# Choosing a position sensor (encoder) and obtaining velocity from it

Not an Arduino specific question but I was hoping someone here might be able to help:

How do I know how many counts per revolution I need for an encoder for my application?

I need to be able to accurately capture a 1000 Hz signal on an input side running from 1-133 rev/sec (60-8000 RPM) and a 1000 Hz signal on an output side with gear ratio 1:100, so speeds are .01-1.33 rev/sec (.6 - 80 RPM).

Here is the math I have but am not sure if it is correct:

For a 1000 Hz signal, it takes .001 sec for one period. But if I want to accurately capture this and accurately obtain velocity from this position data, I need 100 counts (is this a good assumption? what would be a better value?). Hence, I need 100/.001 = 100,000 cts/sec. Now, if I divide this by my rev/sec, I'll get cts/rev which is what encoders are rated at.
Assuming input is running at 10 rev/sec, I need 100,000/10 = 10,000 cts/rev.
Assuming output is running at .1 rev/sec, I need 1,000,000 cts/rev.

I strongly suspect my math is incorrect however because the best encoders that meet the speed requirement of my application are 1024 cts/rev for input and 72,000 cts/rev for output. Would these cts/rev actually be good enough for my application then?

For context, I need to obtain the Bode plot of a gear drive and hence plan to give sinusoidal inputs to my motor. I do not expect this the bandwidth of my gear drive to be more than 1000 Hz, but since I am not sure what it's exact number is, I would like my design to be capable of accurately measuring a 1000 Hz signal. This sinusoid will be in terms of velocity which is why I want to obtain velocity data.
Also, I know it may seem odd that I am using position first and then getting velocity rather than getting velocity directly, but I want this system to be capable of positional control so I would like to only use position sensors if possible.

TLDR: How many position counts are needed to get an accurate velocity reading?
How many position counts per revolution do you need to capture velocity changing at a frequency of 1000 Hz?

You should start by describing your setup, a drawing might help. Then explain how you mangle a (fixed) frequency (1kHz) with a (variable) rotation speed. I don't know why you think you need 100 pulses to get a velocity, usually two pulses plus the time difference between the two is enough to get a reading.

If you know the gear ratio, measuring the rotational velocity on one side of a gearbox is all you need to know the other.

@pylon: Well, I am kind of hoping it is indeed possible to get a 1kHz variable rotational speed on a motor by giving it an analog signal or if that doesn't work, using the motor driver's software (Kollmorgen Workbench). As for why I need 100 pulses, I figured noise might be an issue since I am converting position to velocity and I know I need a good number of pulses to accurately draw say one period of a sine wave where the sine wave is velocity. If I just sample every period which is every .001 s, I will never get the shape of the sine wave, all I would get would be a horizontal line. As for a drawing, I hope the above explanation helps, but if it still does not, I'll try to get a drawing.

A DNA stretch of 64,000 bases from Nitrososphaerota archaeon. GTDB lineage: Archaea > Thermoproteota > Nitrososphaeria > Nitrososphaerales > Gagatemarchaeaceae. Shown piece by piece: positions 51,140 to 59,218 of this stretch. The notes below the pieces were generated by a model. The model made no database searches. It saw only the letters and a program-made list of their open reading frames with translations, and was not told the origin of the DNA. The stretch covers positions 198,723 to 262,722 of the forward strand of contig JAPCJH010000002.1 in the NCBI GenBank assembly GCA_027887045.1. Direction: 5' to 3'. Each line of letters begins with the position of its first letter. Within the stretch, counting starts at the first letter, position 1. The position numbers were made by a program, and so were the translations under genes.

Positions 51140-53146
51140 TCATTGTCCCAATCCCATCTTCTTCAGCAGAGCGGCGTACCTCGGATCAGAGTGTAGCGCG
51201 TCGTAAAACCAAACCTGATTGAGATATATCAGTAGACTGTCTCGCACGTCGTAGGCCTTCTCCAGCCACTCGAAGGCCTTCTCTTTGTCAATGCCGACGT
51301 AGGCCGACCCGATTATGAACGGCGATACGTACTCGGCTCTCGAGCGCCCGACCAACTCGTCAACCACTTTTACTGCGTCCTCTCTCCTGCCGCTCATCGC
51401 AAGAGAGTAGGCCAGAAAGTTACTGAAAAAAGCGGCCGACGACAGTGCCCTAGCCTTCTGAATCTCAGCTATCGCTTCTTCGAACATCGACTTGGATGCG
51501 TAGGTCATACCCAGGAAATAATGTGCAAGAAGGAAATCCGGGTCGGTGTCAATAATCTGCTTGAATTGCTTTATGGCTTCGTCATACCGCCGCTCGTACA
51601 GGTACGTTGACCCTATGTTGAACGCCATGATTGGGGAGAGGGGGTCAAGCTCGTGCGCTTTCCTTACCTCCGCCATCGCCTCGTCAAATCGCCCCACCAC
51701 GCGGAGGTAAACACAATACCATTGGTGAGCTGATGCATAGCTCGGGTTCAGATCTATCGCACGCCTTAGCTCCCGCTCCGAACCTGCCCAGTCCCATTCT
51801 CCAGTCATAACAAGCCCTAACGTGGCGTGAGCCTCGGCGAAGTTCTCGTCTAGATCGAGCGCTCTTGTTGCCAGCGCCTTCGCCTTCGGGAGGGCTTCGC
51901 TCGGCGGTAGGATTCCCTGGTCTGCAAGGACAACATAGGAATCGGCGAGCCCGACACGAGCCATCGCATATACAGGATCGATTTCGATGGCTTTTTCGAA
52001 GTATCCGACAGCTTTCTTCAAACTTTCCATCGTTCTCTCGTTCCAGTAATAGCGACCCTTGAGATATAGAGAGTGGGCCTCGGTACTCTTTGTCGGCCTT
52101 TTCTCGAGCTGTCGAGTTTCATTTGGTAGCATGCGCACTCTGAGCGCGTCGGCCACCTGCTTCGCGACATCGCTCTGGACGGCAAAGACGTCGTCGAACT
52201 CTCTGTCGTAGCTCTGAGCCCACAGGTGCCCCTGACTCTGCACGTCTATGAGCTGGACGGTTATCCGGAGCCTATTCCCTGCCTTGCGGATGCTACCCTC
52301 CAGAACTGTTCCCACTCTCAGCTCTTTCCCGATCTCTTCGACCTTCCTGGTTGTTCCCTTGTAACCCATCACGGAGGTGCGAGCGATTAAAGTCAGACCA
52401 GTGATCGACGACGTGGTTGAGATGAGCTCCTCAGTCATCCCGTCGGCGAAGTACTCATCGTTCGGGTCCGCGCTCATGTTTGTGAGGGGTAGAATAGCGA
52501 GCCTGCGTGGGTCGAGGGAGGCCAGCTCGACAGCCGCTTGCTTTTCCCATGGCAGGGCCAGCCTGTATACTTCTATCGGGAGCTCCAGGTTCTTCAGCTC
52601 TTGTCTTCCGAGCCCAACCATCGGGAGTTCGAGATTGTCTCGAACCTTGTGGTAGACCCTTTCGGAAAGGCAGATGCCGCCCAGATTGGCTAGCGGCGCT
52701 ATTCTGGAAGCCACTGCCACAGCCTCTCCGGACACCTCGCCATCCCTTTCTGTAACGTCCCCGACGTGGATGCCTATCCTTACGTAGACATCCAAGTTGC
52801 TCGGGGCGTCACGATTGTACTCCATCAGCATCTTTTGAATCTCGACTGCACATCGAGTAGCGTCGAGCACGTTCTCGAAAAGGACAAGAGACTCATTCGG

@jremington: That is true, but I want input and output to create a Bode plot as by definition, I would need to compare the input and output to do so.

You don't need 100 pulses to resolve a sine wave. Start by studying the Nyquist Theorem

The time between any two transitions gives you the velocity, since the distance between transitions is (mostly) fixed. So to resolve 1000Hz, you need transitions at 2000Hz at your target speed.

You give a very wide speed range. At 0rpm, you don't get any transitions on the encoder, so how could there be any signal to detect?

Maybe instead of using a position encoder, you should look for a velocity sensor with a response in the 1000Hz to 2000Hz range. Something like a TLE5012B can give velocity outputs at that kind of frequency. It is also a position encoder, with frighteningly good resolution.

Well, I am kind of hoping it is indeed possible to get a 1kHz variable rotational speed on a motor by giving it an analog signal or if that doesn't work, using the motor driver's software (Kollmorgen Workbench).

No, that's not possible as it either is a 1kHz (I guess that should be 60'000RPM) rotational speed or you get a variable speed, but having both, a fixed speed and a variable speed is impossible to get.

As for why I need 100 pulses, I figured noise might be an issue since I am converting position to velocity and I know I need a good number of pulses to accurately draw say one period of a sine wave where the sine wave is velocity.

So you have a velocity that is showing a sine wave? What kind of device are we talking about?

f I just sample every period which is every .001 s, I will never get the shape of the sine wave, all I would get would be a horizontal line. As for a drawing, I hope the above explanation helps, but if it still does not, I'll try to get a drawing.

The would give you the velocity, the line is simple the average velocity. As I wrote, a velocity in the form of a sine wave is definitely uncommon, so a drawing of that setup would help.

For context, I need to obtain the Bode plot of a gear drive

I don't know what use this is but it sounds like an undergraduate project.

I'm guessing it is looking at torsional vibrations. Drive the gearbox with a motor with specific torsion vibration and measure how much of that comes out the output.

@jremington: That is true, but I want input and output to create a Bode plot as by definition, I would need to compare the input and output to do so.

For a gear drive, the magnitude and phase shift of the output are fixed and independent of frequency.

So your plot is predictable and will be completely uninteresting.